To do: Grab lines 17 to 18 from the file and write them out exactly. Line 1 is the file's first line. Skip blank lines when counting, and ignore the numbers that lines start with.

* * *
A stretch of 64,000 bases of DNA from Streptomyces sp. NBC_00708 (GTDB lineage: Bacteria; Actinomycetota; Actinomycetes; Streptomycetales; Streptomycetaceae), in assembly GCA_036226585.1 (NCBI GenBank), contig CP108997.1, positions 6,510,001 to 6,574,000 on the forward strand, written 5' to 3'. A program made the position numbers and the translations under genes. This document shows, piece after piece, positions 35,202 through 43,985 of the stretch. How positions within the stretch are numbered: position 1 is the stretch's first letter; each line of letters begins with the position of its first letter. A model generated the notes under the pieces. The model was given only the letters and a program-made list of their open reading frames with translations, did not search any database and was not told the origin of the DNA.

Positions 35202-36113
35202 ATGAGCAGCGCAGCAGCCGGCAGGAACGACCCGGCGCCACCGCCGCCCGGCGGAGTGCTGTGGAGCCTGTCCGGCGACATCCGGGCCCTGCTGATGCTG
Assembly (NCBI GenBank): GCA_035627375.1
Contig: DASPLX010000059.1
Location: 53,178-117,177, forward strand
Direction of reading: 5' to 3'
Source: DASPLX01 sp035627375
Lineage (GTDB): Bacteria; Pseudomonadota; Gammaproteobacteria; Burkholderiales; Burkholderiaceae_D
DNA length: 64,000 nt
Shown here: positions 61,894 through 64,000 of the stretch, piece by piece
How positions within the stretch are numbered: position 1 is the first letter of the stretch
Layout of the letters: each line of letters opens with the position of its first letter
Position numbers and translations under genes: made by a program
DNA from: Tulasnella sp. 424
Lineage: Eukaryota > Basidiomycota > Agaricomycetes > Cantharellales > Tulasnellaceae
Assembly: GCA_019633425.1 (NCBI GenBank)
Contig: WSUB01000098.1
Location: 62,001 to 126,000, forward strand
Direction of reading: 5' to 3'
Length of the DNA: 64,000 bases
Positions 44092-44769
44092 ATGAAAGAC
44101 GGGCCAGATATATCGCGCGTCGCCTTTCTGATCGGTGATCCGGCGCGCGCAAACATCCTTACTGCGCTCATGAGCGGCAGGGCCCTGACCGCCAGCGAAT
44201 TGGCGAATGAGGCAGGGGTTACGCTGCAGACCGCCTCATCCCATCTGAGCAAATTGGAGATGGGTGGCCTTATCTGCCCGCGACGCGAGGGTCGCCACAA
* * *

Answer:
Assembly: GCA_019633425.1 (NCBI GenBank)
Contig: WSUB01000098.1